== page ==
I just updated to OS X Sierra (10.12) directly from Yosemite (10.10), so I'm only discovering this issue now. But from poking around the web, it appears this is an issue that was introduced in OS X 10.11 (El Capitan).
Having just installed new system software, I discovered that none of my scripts that rely on the cssend command are working. Since I have cssend installed in /usr/bin for convenience, I figured it probably didn't come over with the new install and I probably just had to install it again.
In trying to do so, I'd follow the instructions in the cssend readme file about going into a Terminal session and executing the command. The system would ask me for my password, but then reject the command with an error stating that "Operation not allowed."
I poked around a bit further and discovered that as of El Capitan, Apple is now restricting certain folders, and without a clunky process (described here: http://stackoverflow.com/a/32590885) to turn off system integrity protection, the user (yes, even the super user, and even the root user) cannot modify the /usr/bin folder.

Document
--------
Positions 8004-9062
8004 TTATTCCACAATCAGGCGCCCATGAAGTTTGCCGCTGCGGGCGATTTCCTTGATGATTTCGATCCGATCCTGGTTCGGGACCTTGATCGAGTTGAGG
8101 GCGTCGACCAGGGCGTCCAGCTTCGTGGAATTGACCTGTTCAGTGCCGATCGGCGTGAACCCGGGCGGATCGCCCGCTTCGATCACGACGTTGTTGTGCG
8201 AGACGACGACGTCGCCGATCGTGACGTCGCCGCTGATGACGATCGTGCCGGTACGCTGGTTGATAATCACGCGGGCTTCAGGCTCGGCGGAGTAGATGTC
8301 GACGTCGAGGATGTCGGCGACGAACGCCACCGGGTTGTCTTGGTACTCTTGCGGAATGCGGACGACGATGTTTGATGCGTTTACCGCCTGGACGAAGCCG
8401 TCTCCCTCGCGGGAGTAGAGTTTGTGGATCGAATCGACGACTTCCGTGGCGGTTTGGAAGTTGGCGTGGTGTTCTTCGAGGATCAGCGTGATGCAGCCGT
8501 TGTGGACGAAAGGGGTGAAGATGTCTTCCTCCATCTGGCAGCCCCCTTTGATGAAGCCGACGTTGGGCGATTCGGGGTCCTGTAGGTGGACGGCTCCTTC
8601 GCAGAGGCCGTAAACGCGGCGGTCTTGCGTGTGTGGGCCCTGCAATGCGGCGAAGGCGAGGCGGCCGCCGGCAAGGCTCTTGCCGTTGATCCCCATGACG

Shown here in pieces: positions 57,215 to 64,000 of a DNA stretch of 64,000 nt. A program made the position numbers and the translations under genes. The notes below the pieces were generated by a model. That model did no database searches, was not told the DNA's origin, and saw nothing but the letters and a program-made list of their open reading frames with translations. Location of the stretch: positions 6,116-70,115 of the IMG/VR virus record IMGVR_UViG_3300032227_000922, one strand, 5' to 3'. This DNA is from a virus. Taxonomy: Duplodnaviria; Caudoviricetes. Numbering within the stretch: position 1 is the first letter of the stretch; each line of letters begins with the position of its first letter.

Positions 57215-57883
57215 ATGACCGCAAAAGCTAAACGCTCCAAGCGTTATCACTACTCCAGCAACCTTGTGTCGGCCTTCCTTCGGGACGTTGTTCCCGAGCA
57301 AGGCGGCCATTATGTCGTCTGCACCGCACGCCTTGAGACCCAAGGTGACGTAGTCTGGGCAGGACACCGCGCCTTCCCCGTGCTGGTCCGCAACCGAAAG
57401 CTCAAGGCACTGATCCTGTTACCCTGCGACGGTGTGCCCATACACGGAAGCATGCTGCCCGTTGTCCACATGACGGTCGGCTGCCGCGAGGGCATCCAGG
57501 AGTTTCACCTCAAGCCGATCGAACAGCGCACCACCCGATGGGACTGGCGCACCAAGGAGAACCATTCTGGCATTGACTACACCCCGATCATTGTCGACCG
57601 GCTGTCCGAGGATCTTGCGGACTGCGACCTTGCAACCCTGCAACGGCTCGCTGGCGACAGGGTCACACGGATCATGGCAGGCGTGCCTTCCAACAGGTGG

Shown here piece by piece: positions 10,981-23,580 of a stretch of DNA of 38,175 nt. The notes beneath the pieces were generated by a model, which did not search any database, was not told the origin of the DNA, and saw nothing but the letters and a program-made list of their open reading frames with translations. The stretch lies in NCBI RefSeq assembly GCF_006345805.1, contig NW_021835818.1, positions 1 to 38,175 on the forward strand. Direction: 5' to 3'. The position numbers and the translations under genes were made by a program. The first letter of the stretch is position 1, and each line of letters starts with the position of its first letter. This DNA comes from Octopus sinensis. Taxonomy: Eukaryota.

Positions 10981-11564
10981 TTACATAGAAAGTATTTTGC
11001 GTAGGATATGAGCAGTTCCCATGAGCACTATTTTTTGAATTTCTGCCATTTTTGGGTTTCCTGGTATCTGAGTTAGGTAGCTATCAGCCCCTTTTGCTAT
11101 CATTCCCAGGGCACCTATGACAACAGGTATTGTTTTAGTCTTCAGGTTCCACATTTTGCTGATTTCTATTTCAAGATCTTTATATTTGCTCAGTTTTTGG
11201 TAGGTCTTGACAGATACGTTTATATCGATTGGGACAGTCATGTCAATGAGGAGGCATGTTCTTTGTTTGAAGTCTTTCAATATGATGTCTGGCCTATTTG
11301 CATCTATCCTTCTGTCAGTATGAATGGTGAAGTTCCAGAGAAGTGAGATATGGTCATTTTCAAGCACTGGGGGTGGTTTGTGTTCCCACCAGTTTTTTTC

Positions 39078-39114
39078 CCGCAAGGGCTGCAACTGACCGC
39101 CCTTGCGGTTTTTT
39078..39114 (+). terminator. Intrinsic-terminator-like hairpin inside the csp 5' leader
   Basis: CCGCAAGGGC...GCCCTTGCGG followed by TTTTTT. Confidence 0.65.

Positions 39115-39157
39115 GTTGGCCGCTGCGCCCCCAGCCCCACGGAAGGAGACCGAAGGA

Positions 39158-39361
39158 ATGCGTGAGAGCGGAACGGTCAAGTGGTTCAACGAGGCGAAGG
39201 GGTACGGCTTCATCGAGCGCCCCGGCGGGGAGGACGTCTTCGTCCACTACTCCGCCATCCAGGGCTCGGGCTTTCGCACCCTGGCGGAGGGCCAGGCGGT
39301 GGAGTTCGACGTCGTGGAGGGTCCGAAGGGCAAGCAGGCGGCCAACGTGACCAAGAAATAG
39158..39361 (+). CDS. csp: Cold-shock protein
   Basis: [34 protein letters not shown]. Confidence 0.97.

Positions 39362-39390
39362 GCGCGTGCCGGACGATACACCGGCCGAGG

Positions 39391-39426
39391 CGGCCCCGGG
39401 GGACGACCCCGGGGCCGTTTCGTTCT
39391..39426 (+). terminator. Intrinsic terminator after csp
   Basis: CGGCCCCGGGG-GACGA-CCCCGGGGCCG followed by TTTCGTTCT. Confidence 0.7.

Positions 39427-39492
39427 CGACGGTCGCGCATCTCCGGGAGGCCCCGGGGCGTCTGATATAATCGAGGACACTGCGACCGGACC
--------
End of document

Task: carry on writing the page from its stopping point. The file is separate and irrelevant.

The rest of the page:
In reading about this problem, it's been suggested that the proper place for code such as cssend is /usr/local/bin, rather than /usr/bin. The former, /usr/local/bin, is not restricted by the system.
I was able to successfully install cssend in /usr/bin after I followed the instructions in the link above, but this is really getting under the hood in a way that shouldn't be necessary.
I know absolutely zero about ruby, path variables, etc. But since Apple seems serious about keeping us out of /usr/bin from now on, would it be possible for you to rewrite the cssend script so that it lives in /usr/local/bin instead of /usr/bin?